Jeremy and I stayed in one of the interior rooms of Hotel Fron. Mom and my brothers had large, apartment-style space with windows looking onto an alley just off Laugavegur, the main street through the city center.
Apparently their room was also right above a night club. All Mom heard all night was the BOOM BOOM BOOM of the bass.
We went downstairs for breakfast — Mom needed coffee just to drown out the leftover BOOM — and to wait for Dad. If he made it.
Mom was finishing her first cup when she thought she spotted him on the street. We ran around to the front of the hotel and there he was, luggage trailing, looking desperate for sleep and a light for his cigarette. Mom and I threw our arms around him, and he smiled and asked where he could get coffee.
We’d been extra worried that Dad wouldn’t make it to Reykjavik because Dad isn’t the jet-setting type. He’s a nervous flyer. He doesn’t plan the trips. He doesn’t travel a lot. Mom, however, travels nearly every week for business. She’s been to all 50 states, she knows every airport, has status with every airline. Okay, so maybe not every airline, but the woman knows how to get around, and if the passport debacle had happened to her, none of us had any doubts that the dragon lady would have gotten a passport and gotten herself to Iceland. But with Dad, we weren’t convinced until we saw the whites of his eyes on the street in Reykjavik.
Turns out we needn’t have worried. Remember chipper blonde behind the Iceland Air desk? She didn’t just get him a seat. Dad flew first class. He sat next to a Norwegian woman who explained the difference between the lox they enjoyed on the plane and the lox she’d eaten in Alaska. He had a glass of Jack Daniels and ate caviar and stretched out and relaxed.
We crowded into coach quickly during boarding because the air conditioning on the plane was out, and then ate meatballs of uncertain origin.
Nevertheless, he had arrived, and we were all happy about that.
Matt came down for breakfast and found himself in another food nightmare. Breakfast was the same as yesterday. The had what we’d call lunch meat; that was out. They had tomatoes and cucumbers; out. They had cereal, but only plain corn flakes and Cheerios, not his usual sugary fare. Dejected, he settled into orange juice and toast with jam. There was sugar out for coffee, so I told him to pour sugar over some Cheerios, but my suggestion was filtered through teen angst and Mom already making his toast and jam as he complained about the cereal. Now that we’re back, I’m planning a book: “The Picky Traveler: How to Eat Chicken, Pasta and Sugary Cereal Anywhere in the World.” The book will include a forward by my brother, of course, and a chapter by my mom on tormenting international waiters and waitresses with special requests for plain chicken and pasta with white sauce, regardless of the menu choices.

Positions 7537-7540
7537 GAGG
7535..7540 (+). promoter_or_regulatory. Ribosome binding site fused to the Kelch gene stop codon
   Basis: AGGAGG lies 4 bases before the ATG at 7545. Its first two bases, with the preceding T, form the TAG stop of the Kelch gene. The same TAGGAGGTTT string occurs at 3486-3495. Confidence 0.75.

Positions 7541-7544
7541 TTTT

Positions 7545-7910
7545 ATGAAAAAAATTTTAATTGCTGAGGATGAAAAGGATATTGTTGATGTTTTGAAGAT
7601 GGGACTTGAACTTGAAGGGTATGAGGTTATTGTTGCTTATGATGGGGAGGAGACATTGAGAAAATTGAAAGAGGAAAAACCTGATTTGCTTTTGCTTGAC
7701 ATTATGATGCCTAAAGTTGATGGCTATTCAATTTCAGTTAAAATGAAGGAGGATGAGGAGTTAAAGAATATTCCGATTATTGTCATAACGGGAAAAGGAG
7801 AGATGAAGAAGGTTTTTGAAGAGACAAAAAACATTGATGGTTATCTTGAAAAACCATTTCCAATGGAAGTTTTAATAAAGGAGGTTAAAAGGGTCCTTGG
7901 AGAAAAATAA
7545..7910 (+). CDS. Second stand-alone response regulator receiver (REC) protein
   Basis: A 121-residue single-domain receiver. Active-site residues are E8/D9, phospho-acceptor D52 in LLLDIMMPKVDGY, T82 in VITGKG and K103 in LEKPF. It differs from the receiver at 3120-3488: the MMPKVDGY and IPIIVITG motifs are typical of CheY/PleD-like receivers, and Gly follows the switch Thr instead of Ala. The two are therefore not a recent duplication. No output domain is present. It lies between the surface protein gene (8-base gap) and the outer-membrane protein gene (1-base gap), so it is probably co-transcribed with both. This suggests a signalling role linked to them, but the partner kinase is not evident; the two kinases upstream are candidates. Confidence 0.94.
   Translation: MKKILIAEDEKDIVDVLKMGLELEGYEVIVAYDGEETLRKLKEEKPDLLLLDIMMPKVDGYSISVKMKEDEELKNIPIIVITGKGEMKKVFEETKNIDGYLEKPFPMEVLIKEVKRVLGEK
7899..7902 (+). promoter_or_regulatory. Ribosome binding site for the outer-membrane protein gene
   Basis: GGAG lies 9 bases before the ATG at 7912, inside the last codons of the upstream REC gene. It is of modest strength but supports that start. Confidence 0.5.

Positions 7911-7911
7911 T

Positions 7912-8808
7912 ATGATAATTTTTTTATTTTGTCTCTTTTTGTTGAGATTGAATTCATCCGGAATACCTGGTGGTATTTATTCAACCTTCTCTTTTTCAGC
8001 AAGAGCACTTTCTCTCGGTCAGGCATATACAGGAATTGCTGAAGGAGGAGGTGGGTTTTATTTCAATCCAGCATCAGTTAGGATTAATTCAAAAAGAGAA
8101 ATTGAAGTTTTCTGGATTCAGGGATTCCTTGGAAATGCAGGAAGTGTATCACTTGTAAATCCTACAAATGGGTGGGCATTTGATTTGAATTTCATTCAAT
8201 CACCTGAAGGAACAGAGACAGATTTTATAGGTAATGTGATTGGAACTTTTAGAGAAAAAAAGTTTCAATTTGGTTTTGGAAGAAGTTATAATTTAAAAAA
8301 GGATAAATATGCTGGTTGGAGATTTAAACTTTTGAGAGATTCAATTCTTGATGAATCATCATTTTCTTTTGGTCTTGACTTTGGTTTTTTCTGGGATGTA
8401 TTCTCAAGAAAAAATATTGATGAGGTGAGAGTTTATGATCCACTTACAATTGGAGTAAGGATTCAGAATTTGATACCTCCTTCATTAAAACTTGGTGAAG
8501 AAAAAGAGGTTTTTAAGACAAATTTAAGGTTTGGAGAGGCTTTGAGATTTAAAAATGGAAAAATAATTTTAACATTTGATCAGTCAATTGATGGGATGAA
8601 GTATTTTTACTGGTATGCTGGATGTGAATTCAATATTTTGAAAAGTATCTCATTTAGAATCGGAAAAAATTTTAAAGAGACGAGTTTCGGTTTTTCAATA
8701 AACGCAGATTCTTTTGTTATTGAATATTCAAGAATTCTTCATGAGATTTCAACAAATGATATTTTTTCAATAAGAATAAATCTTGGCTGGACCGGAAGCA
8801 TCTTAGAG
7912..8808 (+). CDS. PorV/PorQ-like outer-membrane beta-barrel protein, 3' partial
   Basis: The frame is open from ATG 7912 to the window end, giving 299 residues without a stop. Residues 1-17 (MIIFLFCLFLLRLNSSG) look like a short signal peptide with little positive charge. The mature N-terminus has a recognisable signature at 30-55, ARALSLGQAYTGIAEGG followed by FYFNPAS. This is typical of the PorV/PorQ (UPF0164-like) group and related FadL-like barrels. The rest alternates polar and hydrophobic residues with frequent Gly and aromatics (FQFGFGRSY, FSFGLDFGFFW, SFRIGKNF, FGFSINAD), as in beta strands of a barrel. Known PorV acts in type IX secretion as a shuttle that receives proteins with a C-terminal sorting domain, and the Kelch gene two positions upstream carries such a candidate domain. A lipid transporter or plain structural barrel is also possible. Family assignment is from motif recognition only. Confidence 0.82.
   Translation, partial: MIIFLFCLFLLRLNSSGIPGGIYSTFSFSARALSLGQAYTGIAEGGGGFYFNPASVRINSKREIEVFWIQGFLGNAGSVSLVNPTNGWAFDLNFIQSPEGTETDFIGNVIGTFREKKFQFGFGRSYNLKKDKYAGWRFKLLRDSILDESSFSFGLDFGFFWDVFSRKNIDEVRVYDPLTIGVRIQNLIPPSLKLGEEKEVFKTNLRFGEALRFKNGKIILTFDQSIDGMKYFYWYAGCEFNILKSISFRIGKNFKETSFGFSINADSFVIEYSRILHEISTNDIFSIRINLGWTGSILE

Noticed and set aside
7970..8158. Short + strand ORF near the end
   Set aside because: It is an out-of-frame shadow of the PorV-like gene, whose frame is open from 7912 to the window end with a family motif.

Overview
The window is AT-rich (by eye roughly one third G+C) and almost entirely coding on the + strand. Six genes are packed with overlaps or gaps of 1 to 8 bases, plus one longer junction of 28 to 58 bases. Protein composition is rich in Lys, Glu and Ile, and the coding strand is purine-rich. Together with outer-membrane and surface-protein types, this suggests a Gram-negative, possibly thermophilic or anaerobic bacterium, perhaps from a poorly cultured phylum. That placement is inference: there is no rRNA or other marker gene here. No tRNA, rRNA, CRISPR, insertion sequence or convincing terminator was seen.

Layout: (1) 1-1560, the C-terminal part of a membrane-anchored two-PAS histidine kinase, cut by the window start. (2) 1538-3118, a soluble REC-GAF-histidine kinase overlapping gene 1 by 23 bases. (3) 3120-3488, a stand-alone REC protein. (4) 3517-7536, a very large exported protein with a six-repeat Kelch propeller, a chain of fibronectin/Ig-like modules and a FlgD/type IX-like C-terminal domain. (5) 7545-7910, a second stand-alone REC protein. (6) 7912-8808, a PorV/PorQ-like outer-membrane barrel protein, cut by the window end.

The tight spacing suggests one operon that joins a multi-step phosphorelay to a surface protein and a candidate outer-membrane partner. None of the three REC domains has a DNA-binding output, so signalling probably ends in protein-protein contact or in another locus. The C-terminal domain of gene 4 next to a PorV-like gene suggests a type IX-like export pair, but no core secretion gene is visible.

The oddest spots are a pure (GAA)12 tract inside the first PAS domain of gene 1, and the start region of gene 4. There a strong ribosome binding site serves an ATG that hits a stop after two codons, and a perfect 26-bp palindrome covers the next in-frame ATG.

After much toast and coffee, we moved on to whale watching that afternoon, which was cold yet invigorating. We only saw one far-off Humpback whale, but we saw plenty of puffins, and Atlantic dolphins played in our boat’s surf for a long time. After shooting at least 50 frames of dolphins, my mom came over and asked whether I’d gotten any dolphin pictures. She’s always eager to document every moment with the camera and isn’t afraid to try to recreate moments she misses, tell everyone where to stand, how to pose, or tell me what to shoot to ensure complete coverage. So I usually shoot these from the hip while looking at her and remind her in a snotty fashion that I took a few photo classes at a rather famous journalism school.
She doesn’t care, she just wants pictures of the dolphins.
We went on a super-jeep tour of the Golden Circle the next day. Jeremy got up early that morning to walk around the city. It was Saturday, and evidence of Reykjavik’s night life was everywhere. The drunks were still heading home, and broken bottles littered the streets. Jeremy even spotted blood spilled on the street. I slept in, so the street cleaners were out by the time I made it down to the street level for breakfast; I missed the carnage.
Next: the Golden Circle, including how to float on a glacier in a super jeep. Hint: three p.s.i.
Should the next section be submitted to the Traveler blog? Hmmm. Just a thought. I’ll forward the newly redesigned Blog newsletter to you.